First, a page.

Conservatives, Meet Google

The Liberty Counsel released the following statement last week regarding federal hate crimes legislation under consideration by Congress:

H.R. 1913 (Local Law Enforcement Hate Crimes Prevention Act of 2009) is not about stopping crime but is designed to give “actual or perceived” sexual preference or “gender identity” (which is still classified as a mental disorder) the same legal status as race. The DSM IVR (Diagnostic and Statistical Manual used by psychologists and psychiatrists to diagnose mental disorders) lists more than 30 “sexual orientations” and “Gender Identity Disorders,” including pedophilia. The hate crimes bill does not limit “sexual orientation” or “gender identity” and, thus, includes all these disorders and fetishes.

The American Family Association and the Traditional Values Coalition also expressed concern that people with sexual orientations such as pedophilia, necrophilia, and bestiality will receive special legal protections if the hate crimes bill becomes law.

Scary stuff, right?

Or it would be if any of their contentions were true.

But pedophilia is NOT a sexual orientation.

The information disseminated by the Liberty Counsel, the American Family Association, and the Traditional Values Coalition is verifiably false.  There are not 30 sexual orientations listed in the DSM-IV-TR. In fact, the DSM-IV-TR explicitly states that sexual orientation refers to “erotic attraction to males, females, or both.”

The supposed “orientations” enumerated by these organizations are listed in the DSM-IV-TR as paraphilias.  The paraphilias, which include pedophilia, voyeurism, and sexual sadism, are described in the DSM-IV-TR as sexual disorders, but they are not, by any stretch of the imagination, orientations.  These are facts, easily verified by following the inline links to the Google Books copy of the DSM-IV-TR.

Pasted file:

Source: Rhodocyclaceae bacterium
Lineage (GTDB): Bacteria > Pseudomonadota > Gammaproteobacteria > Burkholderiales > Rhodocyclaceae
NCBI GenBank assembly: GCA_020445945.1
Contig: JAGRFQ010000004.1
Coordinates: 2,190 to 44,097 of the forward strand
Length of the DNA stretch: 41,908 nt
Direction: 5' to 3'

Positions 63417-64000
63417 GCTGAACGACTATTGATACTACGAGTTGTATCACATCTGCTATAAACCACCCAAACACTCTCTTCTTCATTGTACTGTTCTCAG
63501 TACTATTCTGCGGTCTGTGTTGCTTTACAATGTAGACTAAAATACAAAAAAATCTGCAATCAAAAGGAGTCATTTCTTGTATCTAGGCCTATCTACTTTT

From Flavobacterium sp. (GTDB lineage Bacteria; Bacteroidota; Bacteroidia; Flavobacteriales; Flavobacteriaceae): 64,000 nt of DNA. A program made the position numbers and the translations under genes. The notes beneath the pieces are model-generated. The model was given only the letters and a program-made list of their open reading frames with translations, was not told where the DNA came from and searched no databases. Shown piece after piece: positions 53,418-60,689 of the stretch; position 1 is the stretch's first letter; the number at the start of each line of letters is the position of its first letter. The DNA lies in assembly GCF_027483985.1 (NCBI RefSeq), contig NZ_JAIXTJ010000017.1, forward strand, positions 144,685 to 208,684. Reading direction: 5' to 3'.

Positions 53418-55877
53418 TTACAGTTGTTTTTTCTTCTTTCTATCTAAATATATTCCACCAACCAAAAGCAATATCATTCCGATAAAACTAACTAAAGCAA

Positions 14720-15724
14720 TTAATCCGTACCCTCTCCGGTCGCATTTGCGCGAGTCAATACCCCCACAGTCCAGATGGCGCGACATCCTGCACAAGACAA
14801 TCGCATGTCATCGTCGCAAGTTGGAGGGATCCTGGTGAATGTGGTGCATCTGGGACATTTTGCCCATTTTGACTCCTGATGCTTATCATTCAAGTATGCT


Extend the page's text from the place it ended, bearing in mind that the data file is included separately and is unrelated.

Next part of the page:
But if you believed the propaganda generated by Liberty Counsel and their fellowship of the intellectually dishonest, you’ve got plenty of company.  Both Human Events and World Net Daily covered the pedophilia angle on the hate crimes bill story, and major conservative blogs like Gateway Pundit and American Thinker repeated the falsehood that pedophilia is one of many sexual orientations protected by the Hate Crimes Prevention Act.

During debate on the House floor, the notion that sexual orientation includes pedophilia was parroted by  Reps. Louie Gohmert (R-TX) and Michele Bachmann (R-MN).   Rep. Steve King (R-IA), who sponsored an amendment to explicitly exclude pedophilia from the definition of “sexual orientation,” recited a list of “sexual orientation proclivities” clearly cribbed from unverified press releases.  His litany included asphyxophlia, autogynephilia, bisexuality, exhibitionism, incest partialism, masochism. sadism, scatalogia, toucherism, voyeurism, and bestiality.  And yes, his speech included definitions.  The House Republican Conference Web site links to yet another list of sexual disorders in a misguided attempt to define sexual orientation.

Rep. King’s argument for the amendment was that “sexual orientation” is not specifically defined in H.R. 1913 and is therefore open to wild interpretation.  But the term sexual orientation is already defined by federal law, in The Hate Crime Statistics Act, as “consensual homosexuality or heterosexuality.”  Since there is nothing consensual about pedophilic behavior, the amendment, however well intentioned, was superfluous.  Pedophiles don’t need to be explicitly excluded because they were never included to begin with.